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ADVANCE Perspective: Nurses

Achieving High Value Health Care for Vulnerable Older Adults

Published April 4, 2016 10:55 AM by Guest Blogger
Mary Naylor, PhD, FAAN, RN,  is the Marian S. Ware professor in Gerontology, director of New Courtland Center for Transitions and Health

Patients, family caregivers, clinicians and health care systems each play a significant role in achieving high value health care. The path to this goal is most challenging for vulnerable patient populations with complex health and social needs. Prominent among these groups are older adults coping with multiple chronic conditions (MCCs). Findings from multiple studies have demonstrated that the health needs of this patient group are often poorly managed, commonly resulting in devastating human and economic consequences. As the number of chronically ill older adults continues to grow, what research-based solutions are available to better respond to their needs? What can be done to prepare the current and emerging health care workforce to address their complex challenges? What are the responsibilities of health care systems in assuring person-centered, effective and equitable care for vulnerable older adults and their family caregivers, while enabling wiser use of society's finite resources?

Research-Based Solutions.  A robust body of science has uncovered the dimensions of care management for vulnerable older adults that are essential to achieve high value health care and positive health and quality of life outcomes. In brief, effective care management is a process that engages older adults, family caregivers and clinicians in collaboratively identifying patients' needs and in implementing individualized care plans aligned with patients' preferences and goals. We are fortunate to have a number of research-based interventions that have demonstrated better care and outcomes for hospitalized, community-based older adults as well as those receiving care in residential settings. In a few weeks, I look forward to joining you at the 2016 Annual NICHE Conference when I will describe to you the work of a multidisciplinary team of clinical scholars and health services researchers based at the University of Pennsylvania and our efforts to generate, disseminate and translate one such approach known as the Transitional Care Model. I hope to explore with you how together we can promote and accelerate widespread adoption of high value, rigorously evidence-based interventions.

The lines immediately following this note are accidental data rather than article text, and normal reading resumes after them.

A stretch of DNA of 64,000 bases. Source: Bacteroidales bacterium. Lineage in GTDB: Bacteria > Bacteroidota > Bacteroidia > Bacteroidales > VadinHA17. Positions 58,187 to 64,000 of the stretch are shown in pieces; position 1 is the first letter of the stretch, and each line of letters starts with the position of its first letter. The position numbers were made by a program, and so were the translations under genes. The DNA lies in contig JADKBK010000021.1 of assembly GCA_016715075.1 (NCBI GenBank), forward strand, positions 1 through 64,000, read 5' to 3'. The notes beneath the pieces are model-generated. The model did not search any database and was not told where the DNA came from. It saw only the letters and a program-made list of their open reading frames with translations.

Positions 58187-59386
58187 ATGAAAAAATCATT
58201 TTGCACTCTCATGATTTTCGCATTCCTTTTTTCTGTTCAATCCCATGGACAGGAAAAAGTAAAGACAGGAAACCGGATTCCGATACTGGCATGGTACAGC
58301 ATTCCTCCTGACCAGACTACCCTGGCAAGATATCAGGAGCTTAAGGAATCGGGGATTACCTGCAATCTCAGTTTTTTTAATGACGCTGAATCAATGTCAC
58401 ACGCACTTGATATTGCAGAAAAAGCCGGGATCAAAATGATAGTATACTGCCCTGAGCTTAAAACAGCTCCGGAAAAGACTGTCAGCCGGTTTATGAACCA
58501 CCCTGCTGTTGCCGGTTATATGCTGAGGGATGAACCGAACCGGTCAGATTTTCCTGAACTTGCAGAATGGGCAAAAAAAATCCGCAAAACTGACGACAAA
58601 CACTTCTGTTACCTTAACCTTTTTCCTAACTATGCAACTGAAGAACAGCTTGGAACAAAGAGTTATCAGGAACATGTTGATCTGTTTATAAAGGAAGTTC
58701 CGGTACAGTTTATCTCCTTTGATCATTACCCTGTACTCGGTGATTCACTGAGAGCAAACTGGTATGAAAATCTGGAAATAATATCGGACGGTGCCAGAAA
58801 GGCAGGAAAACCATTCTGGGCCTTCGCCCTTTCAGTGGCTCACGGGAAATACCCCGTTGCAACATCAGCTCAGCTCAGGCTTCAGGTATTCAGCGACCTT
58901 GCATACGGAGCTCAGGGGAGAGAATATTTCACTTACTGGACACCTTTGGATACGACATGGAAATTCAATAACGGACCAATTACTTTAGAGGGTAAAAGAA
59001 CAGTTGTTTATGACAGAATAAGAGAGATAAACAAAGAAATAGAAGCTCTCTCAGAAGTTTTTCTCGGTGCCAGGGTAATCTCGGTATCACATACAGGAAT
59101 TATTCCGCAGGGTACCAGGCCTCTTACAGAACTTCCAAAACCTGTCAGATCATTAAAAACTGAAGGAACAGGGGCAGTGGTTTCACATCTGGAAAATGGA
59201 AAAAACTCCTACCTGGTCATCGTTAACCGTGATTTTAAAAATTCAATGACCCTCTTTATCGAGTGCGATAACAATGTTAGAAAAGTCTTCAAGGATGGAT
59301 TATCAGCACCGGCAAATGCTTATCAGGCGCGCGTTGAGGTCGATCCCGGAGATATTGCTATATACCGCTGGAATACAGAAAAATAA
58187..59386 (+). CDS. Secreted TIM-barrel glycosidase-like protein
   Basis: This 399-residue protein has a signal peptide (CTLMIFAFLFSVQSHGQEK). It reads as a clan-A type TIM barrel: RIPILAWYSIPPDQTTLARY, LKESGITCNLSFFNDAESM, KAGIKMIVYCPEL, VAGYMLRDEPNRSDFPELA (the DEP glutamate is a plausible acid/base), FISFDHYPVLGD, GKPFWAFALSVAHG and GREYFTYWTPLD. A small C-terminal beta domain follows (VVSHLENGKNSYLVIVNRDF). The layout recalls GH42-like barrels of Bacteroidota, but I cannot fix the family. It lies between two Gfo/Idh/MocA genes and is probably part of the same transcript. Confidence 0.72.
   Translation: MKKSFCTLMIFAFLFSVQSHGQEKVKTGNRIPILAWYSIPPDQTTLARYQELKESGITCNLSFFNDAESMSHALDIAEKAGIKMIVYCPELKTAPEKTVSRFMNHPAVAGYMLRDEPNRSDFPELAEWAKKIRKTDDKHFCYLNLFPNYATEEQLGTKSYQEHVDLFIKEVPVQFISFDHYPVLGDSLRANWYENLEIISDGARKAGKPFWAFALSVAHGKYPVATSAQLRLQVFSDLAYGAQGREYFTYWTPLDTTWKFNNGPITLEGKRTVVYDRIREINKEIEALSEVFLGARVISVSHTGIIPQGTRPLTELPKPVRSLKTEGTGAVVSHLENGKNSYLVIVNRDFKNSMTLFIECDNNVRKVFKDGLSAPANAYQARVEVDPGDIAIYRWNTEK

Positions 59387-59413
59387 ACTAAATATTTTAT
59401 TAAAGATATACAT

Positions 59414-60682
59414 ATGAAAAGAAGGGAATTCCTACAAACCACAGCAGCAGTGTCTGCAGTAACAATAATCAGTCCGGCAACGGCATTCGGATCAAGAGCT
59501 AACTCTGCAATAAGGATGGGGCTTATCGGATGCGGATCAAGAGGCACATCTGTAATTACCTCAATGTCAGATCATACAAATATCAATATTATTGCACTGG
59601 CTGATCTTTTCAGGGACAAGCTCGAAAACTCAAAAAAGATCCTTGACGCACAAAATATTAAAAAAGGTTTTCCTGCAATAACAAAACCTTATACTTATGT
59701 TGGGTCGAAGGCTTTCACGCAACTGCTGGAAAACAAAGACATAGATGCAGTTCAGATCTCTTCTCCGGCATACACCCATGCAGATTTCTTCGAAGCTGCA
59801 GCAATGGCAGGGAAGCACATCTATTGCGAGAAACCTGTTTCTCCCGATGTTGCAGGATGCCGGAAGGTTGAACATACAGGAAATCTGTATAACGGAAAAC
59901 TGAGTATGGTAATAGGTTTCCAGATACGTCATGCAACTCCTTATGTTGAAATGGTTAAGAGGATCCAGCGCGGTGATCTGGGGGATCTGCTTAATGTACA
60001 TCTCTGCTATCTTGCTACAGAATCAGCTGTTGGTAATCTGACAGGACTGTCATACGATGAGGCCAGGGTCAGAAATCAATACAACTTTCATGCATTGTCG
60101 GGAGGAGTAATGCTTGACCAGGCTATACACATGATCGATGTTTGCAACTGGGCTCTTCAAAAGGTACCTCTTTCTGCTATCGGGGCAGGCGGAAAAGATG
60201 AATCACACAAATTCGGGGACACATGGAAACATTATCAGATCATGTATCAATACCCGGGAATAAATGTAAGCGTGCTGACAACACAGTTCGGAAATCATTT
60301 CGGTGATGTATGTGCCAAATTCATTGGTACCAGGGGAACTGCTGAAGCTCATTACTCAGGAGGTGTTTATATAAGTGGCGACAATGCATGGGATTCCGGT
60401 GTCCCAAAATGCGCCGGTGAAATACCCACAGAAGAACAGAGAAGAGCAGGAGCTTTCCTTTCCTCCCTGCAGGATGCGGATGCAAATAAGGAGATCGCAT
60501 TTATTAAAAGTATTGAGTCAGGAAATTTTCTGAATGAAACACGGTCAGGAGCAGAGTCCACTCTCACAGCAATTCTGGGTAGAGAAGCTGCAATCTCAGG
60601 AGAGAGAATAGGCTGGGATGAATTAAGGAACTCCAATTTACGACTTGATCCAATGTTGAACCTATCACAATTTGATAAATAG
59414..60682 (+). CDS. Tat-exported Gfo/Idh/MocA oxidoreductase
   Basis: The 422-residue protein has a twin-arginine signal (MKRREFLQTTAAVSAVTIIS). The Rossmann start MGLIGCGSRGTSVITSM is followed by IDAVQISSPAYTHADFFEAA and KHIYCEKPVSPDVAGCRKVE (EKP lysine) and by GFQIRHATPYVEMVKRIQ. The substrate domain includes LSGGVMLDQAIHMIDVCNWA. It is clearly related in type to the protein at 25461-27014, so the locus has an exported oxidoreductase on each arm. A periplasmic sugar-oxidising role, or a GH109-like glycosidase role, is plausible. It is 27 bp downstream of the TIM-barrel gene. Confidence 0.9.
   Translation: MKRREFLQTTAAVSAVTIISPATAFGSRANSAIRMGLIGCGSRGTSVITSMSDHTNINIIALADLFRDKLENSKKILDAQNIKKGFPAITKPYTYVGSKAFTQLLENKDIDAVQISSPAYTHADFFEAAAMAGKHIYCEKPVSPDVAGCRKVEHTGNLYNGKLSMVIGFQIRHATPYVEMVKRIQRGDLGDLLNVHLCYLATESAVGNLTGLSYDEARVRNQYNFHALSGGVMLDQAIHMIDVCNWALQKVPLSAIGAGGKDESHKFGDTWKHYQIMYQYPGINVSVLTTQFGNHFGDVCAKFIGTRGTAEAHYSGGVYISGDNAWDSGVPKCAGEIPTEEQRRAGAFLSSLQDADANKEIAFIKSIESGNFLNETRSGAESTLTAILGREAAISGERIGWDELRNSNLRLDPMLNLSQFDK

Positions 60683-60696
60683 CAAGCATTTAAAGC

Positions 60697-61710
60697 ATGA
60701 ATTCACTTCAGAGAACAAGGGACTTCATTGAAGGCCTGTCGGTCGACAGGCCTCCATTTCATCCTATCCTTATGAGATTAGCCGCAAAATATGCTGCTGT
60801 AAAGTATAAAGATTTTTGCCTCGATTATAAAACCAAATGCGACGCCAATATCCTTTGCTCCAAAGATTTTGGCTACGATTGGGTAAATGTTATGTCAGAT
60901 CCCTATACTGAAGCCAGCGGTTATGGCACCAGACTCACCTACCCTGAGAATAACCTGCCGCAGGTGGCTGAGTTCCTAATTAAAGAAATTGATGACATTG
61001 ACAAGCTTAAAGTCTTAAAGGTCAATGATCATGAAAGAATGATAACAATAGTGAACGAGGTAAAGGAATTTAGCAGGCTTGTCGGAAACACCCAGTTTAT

Workforce Development.  Successful implementation of evidence-based care management strategies will only be achieved with simultaneous efforts to redesign the workforce. Competencies in areas such as patient and family caregiver engagement, complexity management, palliative care, cultural diversity, team-based care, population health and performance improvement are essential. Based on available evidence, patients, family caregivers, and nurses are and will continue to assume expanded roles and will require additional investment. At the NICHE meeting, I look forward to discussing with you the competencies essential for the existing and emerging workforce to assure high value care for older adults with MCCs.

Health Systems' Accountability.  Health systems and their community partners are ultimately accountable for creating the environment essential for high value health care of chronically ill older adults and their family caregivers. The following are a few examples of how systems can support effective care management of older adults with MCCs across the care continuum:

  • Adopting or adapting evidence-based interventions targeting vulnerable older adults and their family caregivers.
  • Employing system for monitoring and providing feedback on the effects of care management processes and outcomes at individual and population levels.
  • Supporting ongoing competency development of health team members to promote continuity (relational, management and informational) between and among patients, family caregivers and clinicians within and across health care delivery and community-based organizations.
  • Investing in the infrastructure needed to assure informational continuity.
  • Establishing an advisory committee representing stakeholders (patients, family caregivers, hospitals, post-acute, primary care, community-based agencies, payers) to guide the health care system's ongoing efforts to improve care management for the patients, family caregivers and community it serves.

We have much to discuss when we get together at the NICHE conference in April and I look forward to this terrific opportunity.



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